Pipe light (figure 1) describes the condition of the well which well head pressure and buoyancy acting upward against a cross sectional area of pipe is greater than weight of the string. If the light pipe condition is happened and the string is not controlled by the snubbing unit, the string will be pushed out of the well.
You may see these videos showing the pipe light condition. These videos below clearly demonstrate when the pipe is in “Pipe Light” condition. You can see that the tubing string is hydraulically pushed out of the hole by wellbore pressure.
When workover the well under pressure with either a rig or a hydraulic workover (Figure 2), there is a risk of pipe light so it is imperative to know which condition of the well will be pipe light.
Figure 2 – Snubbing Unit (Hydraulic Workover) works against wellbore pressure. Image from RIGZONE.COM
After knowing the concept of light pipe, we will apply it to determine how many feet of tubular required snubbing into the well before the weight will overcome the surface pressure plus buoyancy force.
Basic drilling formulas for pipe light calculation are as follows;
Force = Cross sectional area × Pressure
Cross sectional area = 0.7854 × Diameter2
Buoyancy factor = (65.5 – mud weight) ÷65.5
Note: The biggest size of tubular planned to run in hole is used to determine force acted to the tubular string.
This example demonstrates how to determine light of the tubing string at the pipe light condition.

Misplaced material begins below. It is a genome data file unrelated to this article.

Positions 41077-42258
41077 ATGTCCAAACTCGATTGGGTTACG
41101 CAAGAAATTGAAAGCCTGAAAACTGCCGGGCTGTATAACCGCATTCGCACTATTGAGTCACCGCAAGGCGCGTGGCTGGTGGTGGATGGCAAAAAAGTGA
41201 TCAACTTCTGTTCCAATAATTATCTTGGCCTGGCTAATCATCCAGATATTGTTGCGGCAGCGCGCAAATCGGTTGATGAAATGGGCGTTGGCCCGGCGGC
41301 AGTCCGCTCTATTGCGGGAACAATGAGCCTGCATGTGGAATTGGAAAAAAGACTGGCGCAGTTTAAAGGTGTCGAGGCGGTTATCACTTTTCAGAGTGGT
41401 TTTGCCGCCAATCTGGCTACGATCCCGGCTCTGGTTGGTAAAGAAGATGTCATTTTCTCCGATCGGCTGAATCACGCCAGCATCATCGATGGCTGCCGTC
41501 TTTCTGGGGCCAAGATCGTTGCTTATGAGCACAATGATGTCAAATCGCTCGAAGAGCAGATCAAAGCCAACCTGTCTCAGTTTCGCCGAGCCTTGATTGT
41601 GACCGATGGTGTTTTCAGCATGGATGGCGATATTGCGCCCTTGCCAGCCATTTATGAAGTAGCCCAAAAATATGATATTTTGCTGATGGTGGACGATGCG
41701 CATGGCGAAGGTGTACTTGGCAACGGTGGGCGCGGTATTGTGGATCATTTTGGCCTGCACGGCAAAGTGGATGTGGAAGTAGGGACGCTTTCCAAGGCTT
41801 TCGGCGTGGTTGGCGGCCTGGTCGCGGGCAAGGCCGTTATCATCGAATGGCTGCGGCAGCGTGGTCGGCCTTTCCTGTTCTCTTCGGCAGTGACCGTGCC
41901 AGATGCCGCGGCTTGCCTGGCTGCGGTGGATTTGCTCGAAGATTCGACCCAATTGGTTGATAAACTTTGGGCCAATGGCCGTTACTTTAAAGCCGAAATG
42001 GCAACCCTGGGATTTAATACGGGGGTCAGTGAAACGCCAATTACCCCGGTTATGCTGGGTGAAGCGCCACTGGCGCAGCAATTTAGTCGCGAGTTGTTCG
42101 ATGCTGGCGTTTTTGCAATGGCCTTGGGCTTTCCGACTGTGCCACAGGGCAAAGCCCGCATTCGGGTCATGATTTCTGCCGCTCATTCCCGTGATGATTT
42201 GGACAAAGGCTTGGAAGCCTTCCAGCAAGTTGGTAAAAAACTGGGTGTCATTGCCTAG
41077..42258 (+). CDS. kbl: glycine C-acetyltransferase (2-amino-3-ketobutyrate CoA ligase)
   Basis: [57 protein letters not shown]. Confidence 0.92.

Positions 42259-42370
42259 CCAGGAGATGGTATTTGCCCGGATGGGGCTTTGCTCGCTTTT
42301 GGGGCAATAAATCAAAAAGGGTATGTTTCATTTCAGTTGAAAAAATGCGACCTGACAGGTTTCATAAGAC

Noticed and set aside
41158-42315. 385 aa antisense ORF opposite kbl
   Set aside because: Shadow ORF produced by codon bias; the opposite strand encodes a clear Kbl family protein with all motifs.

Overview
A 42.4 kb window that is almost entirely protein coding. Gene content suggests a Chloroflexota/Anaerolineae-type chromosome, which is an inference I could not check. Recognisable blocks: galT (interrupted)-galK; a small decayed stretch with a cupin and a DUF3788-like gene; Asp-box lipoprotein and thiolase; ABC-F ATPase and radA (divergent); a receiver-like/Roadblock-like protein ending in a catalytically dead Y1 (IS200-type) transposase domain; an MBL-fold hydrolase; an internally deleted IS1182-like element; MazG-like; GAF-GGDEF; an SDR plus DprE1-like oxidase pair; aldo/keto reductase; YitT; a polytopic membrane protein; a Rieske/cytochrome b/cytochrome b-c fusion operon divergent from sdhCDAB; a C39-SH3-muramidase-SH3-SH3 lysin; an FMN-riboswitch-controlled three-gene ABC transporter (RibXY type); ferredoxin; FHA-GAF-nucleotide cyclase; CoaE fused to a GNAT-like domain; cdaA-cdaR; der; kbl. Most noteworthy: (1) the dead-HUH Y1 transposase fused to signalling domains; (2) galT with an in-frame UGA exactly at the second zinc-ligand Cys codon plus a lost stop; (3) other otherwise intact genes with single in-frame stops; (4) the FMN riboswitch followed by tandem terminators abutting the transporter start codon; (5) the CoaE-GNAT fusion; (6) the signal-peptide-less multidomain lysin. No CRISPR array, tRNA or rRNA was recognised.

For this example, we will use the oilfield units where;
- Force in lb
- Cross sectional area in square inch
- Diameter in inch
- Mud weight in ppg
Surface pressure = 800 psi
Brine weight in hole = 9.0 ppg
Tubing size = 2 -7/8”, 6.4 ppf
Disregard friction for the calculation
Cross sectional area of tubing = 0.7854 x 2.8752 = 6.492 square inch
Force of wellbore pushing = 6.492 x 800 = 5,194 lb
Buoyancy factor = (65.5 – 9) ÷ 65.5 = 0.8626
Tubing must have a total weight of 5,194 lb to overcome the wellhead pressure however we need to account for buoyancy factor because this factor reduces the weight. Therefore, the total weight accounted for buoyancy factor is equal to calculated weight in the air divided by buoyancy factor.
Total tubing weight accounted for buoyancy factor = 5,194 ÷0.8626 =6,021 lb.
Total length of tubing (ft) = Total weight ÷ weight per ft
Total length of tubing (ft) = 6,021 ÷ 6.4 = 941 ft
If the tubing length is less than 941 ft, this will be under “Pipe Light” condition and the string will be hydraulically pushed out of hole.
Azar, J. and Samuel, G. (2008). Drilling engineering. 1st ed. Tulsa, Okla.: PennWell.
Bourgoyne, J., Millheim, ., Chenevert, M. and Young, . (1986). SPE Textbook Series, Volume 2 : Applied Drilling Engineering. 1st ed. Society of Petroleum Engineers.
Mitchell, R., Miska, S. and Aadny, B. (2011). Fundamentals of drilling engineering. Richardson, TX: Society of Petroleum Engineers.